Focus On Cycling Form Too!

The first step in being efficient on your bike is to have a professional bike fit. A good fit may include changes in your saddle height, fore/aft position, stem length, seat angle, stack and reach. All are important for comfort, aerodynamics and producing more force  to your pedals.

Once you know the bike fits you, balancing left- and right-leg strength with proper pedaling mechanics, you’re on your way to becoming more powerful and expending less effort. As with learning any new skill, focusing on various aspects of the pedal stroke is an important part of training. Just like in swimming and running, I recommend doing pedaling drills to help you to learn to efficiently apply force to the pedals.

An efficient cadence is around 85-95rpms. High-cadence pedaling works your cardiovascular system more, but reduces the relative intensity of the leg muscles. The key, then, is pedaling with enough cadence to keep your watts-per-pedal-stroke at a level that your muscles can handle, but at a cadence that will not overload your cardiovascular system. The optimal balance is different for every rider. Each athlete must experiment to find the cadence that works best for him. Your natural cadence can be changed with repetition in training.

Ultimately the choice should be based on what makes you go fast, while still leaving you with sufficient energy and speed for the run that follows. My recommendation for finding your optimal cadence is simple; count your stride rate during a run and match it on the bike. For most athletes this is 85 to 93 strides/ pedal strokes per minute.

There are four phases of the pedal stroke: The downstroke, backstroke, upstroke and over-the-top stroke. Practicing these can improve your movement and efficiency. For the most part, 360 degrees of various pressure points pf force.

  • Downstroke

The downstroke is where the foot and pedal move from 0 to 180 degrees (12 o’clock to 6 o’clock). The motion of the foot should be directed forward and downward during the downstroke.

  • Backstroke

The backstroke overlaps with the end of the downstroke and the beginning of the upstroke. The motion is mostly horizontal, and is made by pulling backward and upward from approximately 120 to 220 degrees (4 to 8 o’clock).Note that as the one foot and pedal are entering the downstroke, the other is entering the over-the-top stroke. I emphasize the backstroke in specific technique workouts.

  • Upstroke

The upstroke emphasizes pulling upward from 270 to 360 degrees, the last 90 degrees of the pedal rotation, from 9 o’clock to 12 o’clock. This phase is easiest to focus on while riding out of the saddle on hills or in a high gear with high resistance on a trainer.

  • Over-the-top stroke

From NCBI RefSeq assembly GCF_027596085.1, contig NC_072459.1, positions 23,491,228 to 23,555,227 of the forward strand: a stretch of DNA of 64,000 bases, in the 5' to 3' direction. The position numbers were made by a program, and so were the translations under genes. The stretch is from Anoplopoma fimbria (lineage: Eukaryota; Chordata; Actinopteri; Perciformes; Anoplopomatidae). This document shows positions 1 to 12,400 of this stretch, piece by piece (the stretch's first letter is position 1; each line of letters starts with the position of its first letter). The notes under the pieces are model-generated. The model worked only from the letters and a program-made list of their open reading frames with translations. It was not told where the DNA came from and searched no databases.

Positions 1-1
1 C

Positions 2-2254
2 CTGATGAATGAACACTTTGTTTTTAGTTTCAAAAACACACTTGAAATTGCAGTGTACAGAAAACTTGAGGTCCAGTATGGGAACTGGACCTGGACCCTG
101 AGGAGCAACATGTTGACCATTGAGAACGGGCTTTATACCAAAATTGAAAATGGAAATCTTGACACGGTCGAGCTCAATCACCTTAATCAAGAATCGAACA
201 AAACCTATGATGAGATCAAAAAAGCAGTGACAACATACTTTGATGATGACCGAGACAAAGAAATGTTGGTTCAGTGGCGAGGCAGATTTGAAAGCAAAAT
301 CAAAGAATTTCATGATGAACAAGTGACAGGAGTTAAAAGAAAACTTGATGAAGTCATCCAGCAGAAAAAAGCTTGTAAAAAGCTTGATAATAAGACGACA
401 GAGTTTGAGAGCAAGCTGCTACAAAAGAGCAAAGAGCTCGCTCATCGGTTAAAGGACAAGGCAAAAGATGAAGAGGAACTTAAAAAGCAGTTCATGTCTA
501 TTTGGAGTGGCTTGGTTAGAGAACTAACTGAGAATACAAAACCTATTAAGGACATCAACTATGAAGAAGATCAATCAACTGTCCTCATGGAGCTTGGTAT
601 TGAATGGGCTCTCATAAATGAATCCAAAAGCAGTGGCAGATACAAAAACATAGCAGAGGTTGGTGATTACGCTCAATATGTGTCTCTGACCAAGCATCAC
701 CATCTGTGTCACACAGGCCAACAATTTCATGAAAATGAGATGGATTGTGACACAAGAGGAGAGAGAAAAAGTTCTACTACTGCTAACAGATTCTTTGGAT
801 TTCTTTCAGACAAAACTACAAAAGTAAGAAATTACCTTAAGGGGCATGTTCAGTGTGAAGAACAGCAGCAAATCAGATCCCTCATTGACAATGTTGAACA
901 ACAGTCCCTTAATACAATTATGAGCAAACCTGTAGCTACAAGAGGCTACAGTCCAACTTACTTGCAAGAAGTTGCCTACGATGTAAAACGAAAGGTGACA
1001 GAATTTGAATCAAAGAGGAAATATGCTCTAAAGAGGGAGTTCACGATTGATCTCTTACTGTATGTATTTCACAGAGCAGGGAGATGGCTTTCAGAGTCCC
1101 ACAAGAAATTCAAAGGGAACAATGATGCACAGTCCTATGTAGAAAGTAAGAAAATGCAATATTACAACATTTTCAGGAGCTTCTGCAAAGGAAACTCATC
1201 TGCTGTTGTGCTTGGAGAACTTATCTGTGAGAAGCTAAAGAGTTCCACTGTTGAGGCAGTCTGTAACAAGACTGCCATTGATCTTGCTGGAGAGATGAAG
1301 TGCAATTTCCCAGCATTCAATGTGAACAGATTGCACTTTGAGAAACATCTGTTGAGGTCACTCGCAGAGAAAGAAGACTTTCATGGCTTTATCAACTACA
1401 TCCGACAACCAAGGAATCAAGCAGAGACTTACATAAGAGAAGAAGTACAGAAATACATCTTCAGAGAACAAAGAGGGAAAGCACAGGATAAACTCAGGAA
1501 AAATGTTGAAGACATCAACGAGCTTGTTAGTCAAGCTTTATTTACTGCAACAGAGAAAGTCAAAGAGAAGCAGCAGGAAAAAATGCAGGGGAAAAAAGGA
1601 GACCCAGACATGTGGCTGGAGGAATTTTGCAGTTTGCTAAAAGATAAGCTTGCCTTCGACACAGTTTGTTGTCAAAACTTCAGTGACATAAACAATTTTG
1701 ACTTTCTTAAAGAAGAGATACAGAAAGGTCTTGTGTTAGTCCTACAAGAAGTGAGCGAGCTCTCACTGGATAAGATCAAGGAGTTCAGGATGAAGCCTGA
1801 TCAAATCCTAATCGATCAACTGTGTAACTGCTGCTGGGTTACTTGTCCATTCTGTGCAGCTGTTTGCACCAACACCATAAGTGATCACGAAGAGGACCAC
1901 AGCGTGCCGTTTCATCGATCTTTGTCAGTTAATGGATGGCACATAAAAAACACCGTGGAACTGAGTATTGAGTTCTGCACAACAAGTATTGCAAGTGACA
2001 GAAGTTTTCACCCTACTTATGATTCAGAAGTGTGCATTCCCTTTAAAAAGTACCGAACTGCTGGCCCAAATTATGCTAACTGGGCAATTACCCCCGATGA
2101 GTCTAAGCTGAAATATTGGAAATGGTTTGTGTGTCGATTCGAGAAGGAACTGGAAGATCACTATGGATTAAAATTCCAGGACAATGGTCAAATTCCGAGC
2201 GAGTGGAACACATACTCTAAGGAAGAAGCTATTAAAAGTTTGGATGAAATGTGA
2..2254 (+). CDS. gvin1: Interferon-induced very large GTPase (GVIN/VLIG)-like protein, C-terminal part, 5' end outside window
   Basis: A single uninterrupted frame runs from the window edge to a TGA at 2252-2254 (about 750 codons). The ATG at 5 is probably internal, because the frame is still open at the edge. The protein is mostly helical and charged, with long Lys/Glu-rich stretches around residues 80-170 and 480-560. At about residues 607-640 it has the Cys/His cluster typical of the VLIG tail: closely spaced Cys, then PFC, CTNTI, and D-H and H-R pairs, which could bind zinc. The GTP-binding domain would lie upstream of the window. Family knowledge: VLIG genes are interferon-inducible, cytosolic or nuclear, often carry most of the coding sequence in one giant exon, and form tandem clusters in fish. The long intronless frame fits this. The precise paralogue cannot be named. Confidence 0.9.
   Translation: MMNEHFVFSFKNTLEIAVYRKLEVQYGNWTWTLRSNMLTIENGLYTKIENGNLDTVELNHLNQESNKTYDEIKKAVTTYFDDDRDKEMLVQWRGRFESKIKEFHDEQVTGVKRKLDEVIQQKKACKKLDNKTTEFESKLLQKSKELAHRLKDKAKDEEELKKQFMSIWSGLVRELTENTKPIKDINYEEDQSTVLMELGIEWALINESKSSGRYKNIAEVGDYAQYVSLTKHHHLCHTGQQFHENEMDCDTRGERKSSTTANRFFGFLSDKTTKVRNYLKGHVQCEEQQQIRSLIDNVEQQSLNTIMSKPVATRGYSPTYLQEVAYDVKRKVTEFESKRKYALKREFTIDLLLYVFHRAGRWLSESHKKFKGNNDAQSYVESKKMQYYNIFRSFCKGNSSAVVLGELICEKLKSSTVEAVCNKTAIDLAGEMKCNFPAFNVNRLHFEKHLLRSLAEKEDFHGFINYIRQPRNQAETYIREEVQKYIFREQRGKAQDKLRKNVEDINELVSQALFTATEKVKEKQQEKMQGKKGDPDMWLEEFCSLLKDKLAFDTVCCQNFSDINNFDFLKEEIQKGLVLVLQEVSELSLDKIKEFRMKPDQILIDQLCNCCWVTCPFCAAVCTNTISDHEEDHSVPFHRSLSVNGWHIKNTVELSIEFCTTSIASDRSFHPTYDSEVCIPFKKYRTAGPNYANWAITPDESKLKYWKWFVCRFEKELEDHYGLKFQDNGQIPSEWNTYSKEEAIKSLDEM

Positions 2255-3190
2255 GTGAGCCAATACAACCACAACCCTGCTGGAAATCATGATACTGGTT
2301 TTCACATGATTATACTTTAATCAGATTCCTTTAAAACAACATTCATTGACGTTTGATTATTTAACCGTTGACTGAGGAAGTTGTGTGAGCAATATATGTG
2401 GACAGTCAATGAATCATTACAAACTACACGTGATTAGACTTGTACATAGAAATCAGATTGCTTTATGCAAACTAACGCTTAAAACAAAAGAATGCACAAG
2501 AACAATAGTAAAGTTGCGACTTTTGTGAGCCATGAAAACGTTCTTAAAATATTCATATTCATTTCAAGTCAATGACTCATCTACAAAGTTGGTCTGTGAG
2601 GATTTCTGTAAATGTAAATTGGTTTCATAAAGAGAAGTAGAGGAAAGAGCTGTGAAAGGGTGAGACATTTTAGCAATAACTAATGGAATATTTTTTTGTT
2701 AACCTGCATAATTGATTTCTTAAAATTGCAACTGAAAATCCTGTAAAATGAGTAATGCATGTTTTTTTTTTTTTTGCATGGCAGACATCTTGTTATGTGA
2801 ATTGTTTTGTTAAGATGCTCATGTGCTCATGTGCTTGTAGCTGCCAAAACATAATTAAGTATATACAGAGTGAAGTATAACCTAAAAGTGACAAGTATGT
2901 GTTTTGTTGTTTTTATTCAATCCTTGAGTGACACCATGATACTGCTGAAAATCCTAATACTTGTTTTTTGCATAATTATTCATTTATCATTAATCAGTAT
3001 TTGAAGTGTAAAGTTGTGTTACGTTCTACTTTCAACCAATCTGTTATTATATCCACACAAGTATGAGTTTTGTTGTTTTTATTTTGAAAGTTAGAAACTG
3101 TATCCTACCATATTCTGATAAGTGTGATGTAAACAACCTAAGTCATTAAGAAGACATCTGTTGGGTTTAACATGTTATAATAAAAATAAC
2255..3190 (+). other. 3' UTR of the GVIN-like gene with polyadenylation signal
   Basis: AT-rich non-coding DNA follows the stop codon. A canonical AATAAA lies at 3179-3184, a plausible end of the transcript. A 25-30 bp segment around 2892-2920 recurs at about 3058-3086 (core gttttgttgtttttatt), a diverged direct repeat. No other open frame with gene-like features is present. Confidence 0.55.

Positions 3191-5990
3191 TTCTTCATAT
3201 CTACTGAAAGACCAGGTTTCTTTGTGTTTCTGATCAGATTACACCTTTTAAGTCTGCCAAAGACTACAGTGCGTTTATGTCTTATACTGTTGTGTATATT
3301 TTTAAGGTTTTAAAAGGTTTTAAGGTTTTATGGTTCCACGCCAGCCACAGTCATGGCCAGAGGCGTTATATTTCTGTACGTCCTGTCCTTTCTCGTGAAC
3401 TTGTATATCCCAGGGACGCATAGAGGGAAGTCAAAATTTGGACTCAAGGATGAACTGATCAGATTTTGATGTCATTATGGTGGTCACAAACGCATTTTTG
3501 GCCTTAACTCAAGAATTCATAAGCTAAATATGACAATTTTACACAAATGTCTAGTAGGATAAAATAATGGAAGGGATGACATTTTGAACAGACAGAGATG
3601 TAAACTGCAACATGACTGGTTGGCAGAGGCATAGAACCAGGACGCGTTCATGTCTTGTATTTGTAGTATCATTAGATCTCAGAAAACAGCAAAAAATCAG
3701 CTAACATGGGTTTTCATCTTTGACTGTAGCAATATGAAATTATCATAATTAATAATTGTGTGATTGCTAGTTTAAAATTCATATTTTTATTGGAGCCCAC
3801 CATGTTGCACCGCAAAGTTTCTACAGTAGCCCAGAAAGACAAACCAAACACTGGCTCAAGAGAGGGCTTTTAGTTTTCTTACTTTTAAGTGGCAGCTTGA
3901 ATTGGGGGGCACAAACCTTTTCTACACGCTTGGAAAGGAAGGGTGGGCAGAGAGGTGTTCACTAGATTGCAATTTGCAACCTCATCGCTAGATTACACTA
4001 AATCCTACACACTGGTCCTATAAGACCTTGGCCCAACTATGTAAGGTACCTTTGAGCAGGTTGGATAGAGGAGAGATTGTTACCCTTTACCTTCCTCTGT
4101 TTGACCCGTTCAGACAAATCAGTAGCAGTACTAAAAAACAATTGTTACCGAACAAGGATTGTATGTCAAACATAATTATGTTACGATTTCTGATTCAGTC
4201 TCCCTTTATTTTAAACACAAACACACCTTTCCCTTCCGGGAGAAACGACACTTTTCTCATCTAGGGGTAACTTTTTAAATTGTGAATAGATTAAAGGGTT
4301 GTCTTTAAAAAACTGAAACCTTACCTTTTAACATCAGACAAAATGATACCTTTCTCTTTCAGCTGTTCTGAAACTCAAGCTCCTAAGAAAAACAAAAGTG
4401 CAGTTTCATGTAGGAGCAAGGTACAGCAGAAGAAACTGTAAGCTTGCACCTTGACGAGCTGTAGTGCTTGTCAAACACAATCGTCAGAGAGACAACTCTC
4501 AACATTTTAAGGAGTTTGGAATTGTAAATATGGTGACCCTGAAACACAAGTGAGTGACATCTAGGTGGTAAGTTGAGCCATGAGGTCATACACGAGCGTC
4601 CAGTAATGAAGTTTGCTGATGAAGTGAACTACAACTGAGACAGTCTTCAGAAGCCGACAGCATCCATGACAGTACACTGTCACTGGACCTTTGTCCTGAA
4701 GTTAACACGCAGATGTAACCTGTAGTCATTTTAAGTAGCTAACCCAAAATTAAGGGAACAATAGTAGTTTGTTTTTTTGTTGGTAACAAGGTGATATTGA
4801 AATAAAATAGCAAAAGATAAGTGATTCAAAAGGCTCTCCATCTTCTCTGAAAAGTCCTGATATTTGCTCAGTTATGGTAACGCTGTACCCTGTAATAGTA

The over-the-top stroke precedes the downstroke. pressing forward over the top from about 320 to 20 degrees, or from 10 o’clock to 2 o’clock.

As with swimming and running, drills are an important part cycling training, as part of your warm-up, a weekly indoor trainer workout, or during cool-down following your training rides.

As with swimming and running, technique-based cycling drills break down the stroke, allowing you to focus on and improve one piece of this complex movement at a time, helping you to learn to efficiently apply forces to the pedals. The four drills outlined below include pedaling aspect practice, horizontal focus, high-cadence drills and single-leg drills.

Pedaling Aspect Practice was designed to help you to become aware of and improve the different aspects of your pedal stroke and to work on improving how well you apply forces during the specific aspects. When pedaling, fully focus on moving one pedal through each of the following four distinct phases: downstroke, backstroke, upstroke, and over-the-top stroke.

While pedaling, focus on one leg at a time and say to yourself “Down, Back, Up, Over” as you complete each phase. Even though you are focusing on the movement of one leg, be aware that your actions at the opposite phase of your pedal stroke with your other leg, directly impact how well you are pedaling with the leg you are focusing on. For example, focus on a strong thrust of your right knee to your handlebars (upstroke) is aided by a strong downward push of the pedal (downstroke) with your left leg, and vice versa.

  •  Downstroke. This part comes most naturally when riding. Focus on exerting a strong downward push of the pedals
  •  Backstroke. As you feel your foot approaching the bottom of the downstroke, focus on pulling your foot backward parallel to the ground. This is often equated to the sensation of scraping mud off your shoes.
  • Upstroke. Don’t focus on pulling the pedal up. Rather, as soon as your foot approaches the end of the backstroke, focus on rapidly driving your knee towards your handlebars.
  • Over-the-top stroke. Focus simply on feeling the transition point where the momentum from your drive towards the handlebars just begins to cease. At this point, initiate the strong downward push of the pedal in the downstroke.


  • Horizontal Pedaling 

It helps you improve the horizontal component of your pedal stroke, the transitions between the drive and recovery phase. Although your goal for efficient riding is to pedal in smooth, uninterrupted, continuous, circles, this drill helps you become aware of and improve how you apply forces during the more horizontal components of your pedaling. When pedaling, focus on moving your feet and the pedals in a forward and backward motion, the opposite of pedaling in an “up and down” fashion. When you are really doing this drill well, you will feel your feet moving back and forth in the small amount of room your bike shoe allows.

  • High-Cadence Pedaling

It allows you to move at maximal speeds while expending the least amount of energy. From a comfortable cadence, gradually pedal faster until you are just about to start bouncing around on your saddle. Back off, and ride at the highest cadence you can maintain, in 20- to 60-second segments, without bouncing around on your saddle.

  • Single-Leg Pedaling

Pedaling with a single leg allows you to isolate and correct weak spots in your 360-degree pedal stroke for each leg by taking away the assistance the opposite leg provides. Perform this drill on a stationary bike trainer. Remove one leg from the pedal and rest it on a chair placed to the side of your trainer. Pedal with your other leg, focusing on pedaling in smooth, uninterrupted, continuous circles. Work to eliminate “dead spots” in your pedal stroke where you lose circular momentum. Use a moderate rate of pedaling (85-95 RPM)